My undecided husband who is considering Richardson liked the first ad–funny and memorable. He didn’t think the second ad was effective as a way to communicate the high points of Richardson’s record. If this is any guide, the campaign was smart to hold off on running the second ad on tv for now. It will be interesting to see if they alter it significantly before airing.

They’ve got to do some kind of follow up, because the first “job interview” commercial ends with the words “to be continued” on the screen.

What do you think? Do these ads work? Or will they just attract a lot of attention without building support for Richardson?

Edwards on the air in Iowa

John Edwards has put up his first television commercial in Iowa this cycle. The ad uses the same script as an ad his campaign put up in Washington, DC, last week, but it features Iowans speaking.

Noneed4thneed posted a youtube of the ad over at Century of the Common Iowan.

Meanwhile, Essential Estrogen liveblogged a media conference call with Edwards today. Click the link to read how he answered questions about the ad and his stand on Iraq generally.

If you’ve watched the ad, what did you think? I think it’s a good use of his money. Since he has campaigned so much in Iowa before, he has the luxury of not starting his advertising campaign with a biographical spot.

How to improve the debates

I’m late to the party, but I want to add my voice to those who detested the formats used in the first televised debates involving the Democratic and Republican presidential candidates. There were so many questions on so many different issues that it was hard to compare the candidates, and hard for them to answer any question in depth.

I thought most of the Democratic and Republican candidates did fairly well, given the dismal format. A particular tip of my hat goes to Ron Paul, who managed to project the most coherent ideological frame on the Republican side, despite the short amount of time he was given to speak.

How can these debates be improved? David Yepsen takes a stab at answering the question in his latest column, published in today’s Des Moines Register.

These are the points Yepsen makes that I agree with:

1. Hold fewer debates, and schedule them later in the season, when more people are paying attention.

2. Allow candidates to ask each other questions. (I think each candidate could be given one or two questions to ask any competitor.)

3. Limit the topics, so that each debate is focused on one issue area (e.g. foreign policy, economy, health care, environment).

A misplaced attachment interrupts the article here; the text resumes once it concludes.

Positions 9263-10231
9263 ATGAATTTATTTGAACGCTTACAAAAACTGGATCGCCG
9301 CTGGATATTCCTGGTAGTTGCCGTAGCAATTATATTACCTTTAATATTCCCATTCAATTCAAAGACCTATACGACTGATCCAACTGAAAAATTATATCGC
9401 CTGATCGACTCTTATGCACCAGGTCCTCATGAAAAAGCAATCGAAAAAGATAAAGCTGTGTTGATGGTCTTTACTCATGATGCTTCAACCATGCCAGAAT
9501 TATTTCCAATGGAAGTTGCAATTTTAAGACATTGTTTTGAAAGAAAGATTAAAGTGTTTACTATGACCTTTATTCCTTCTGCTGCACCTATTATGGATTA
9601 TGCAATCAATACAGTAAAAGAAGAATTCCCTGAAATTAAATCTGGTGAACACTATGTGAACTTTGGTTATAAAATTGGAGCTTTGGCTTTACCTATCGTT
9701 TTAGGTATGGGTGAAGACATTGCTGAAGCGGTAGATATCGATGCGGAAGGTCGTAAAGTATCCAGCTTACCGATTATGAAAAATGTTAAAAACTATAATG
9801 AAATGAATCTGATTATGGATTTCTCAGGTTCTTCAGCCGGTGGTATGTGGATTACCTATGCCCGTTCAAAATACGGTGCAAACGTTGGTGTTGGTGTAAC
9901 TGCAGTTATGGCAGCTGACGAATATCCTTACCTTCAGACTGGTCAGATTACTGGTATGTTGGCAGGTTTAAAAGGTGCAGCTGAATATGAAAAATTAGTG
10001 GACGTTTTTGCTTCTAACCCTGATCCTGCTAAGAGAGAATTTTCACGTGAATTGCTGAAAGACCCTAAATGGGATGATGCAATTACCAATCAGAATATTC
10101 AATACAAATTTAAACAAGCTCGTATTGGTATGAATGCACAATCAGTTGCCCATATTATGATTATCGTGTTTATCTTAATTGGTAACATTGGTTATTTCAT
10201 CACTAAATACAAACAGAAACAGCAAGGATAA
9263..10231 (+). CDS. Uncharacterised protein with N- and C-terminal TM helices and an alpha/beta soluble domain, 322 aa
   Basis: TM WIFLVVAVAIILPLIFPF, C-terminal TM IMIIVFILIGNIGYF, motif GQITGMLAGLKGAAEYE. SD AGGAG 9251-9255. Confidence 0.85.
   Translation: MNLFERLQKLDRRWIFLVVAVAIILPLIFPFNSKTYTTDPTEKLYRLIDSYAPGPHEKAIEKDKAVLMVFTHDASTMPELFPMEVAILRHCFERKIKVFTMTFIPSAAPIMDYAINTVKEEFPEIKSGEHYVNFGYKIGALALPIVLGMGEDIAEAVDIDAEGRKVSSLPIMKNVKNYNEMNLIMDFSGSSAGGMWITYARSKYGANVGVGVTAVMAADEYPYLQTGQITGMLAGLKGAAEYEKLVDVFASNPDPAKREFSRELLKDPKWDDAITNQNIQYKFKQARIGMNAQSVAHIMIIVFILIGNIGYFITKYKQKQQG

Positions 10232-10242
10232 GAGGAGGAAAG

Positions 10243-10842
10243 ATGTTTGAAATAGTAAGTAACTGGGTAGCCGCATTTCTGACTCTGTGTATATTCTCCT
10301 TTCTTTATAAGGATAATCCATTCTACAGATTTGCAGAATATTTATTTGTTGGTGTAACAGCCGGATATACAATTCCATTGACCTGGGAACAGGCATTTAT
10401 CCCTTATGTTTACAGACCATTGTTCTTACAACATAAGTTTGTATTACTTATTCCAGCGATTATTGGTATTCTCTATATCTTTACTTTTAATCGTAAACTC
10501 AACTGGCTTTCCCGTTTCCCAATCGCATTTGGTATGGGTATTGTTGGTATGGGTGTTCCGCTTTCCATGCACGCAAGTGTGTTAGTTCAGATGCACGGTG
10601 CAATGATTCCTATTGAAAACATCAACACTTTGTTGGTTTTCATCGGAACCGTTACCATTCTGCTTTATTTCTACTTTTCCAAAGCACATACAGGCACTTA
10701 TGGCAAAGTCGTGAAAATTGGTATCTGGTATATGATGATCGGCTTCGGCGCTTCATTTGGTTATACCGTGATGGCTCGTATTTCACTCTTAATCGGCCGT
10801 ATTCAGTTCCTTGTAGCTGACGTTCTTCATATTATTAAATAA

4. Make the debates 2 hours instead of 90 minutes. With eight Democratic candidates and at least 10 Republican candidates, this makes sense.

5. Get better moderators. As Yepsen says,

Debates should be about the performance of the candidates, not the celebrity or actions of the moderator. Each candidate should be asked similar questions, and they should be kept short and simple.

Here’s where I disagree with Yepsen:

1. He wants to hold more radio debates so people will be less focused on how the candidates look. I would prefer debates to be televised and simultaneously broadcast on radio to reach the widest possible audience. Of course, if they do this it would help for the moderators not to ask questions beginning with, “Raise your hand if you think…”

2. He wants to allow opening or closing statements. He makes a valid point that candidates may be more responsive to questions if they know they will have a chance to state their top points in opening and closing statements.

However, I’m going to have to side with the majority of debate organizers who think these are a waste of time, especially with both parties’ fields as large as they are. I also think that candidates will continue to be non-responsive to some questions, because that’s a basic point of political communication: answer the question you want to answer, even if that’s not the question you were asked.

3. He wants to have separate debates for the top-tier candidates. If we had done this last cycle, Howard Dean probably never would have broken into the top tier.

Also, there may be a candidate who is top tier in some early states but not in others.

I think it’s a good thing to force the top tier candidates to make the case about why they are better than all the other alternatives. Let the viewers or listeners decide based on the full range of options.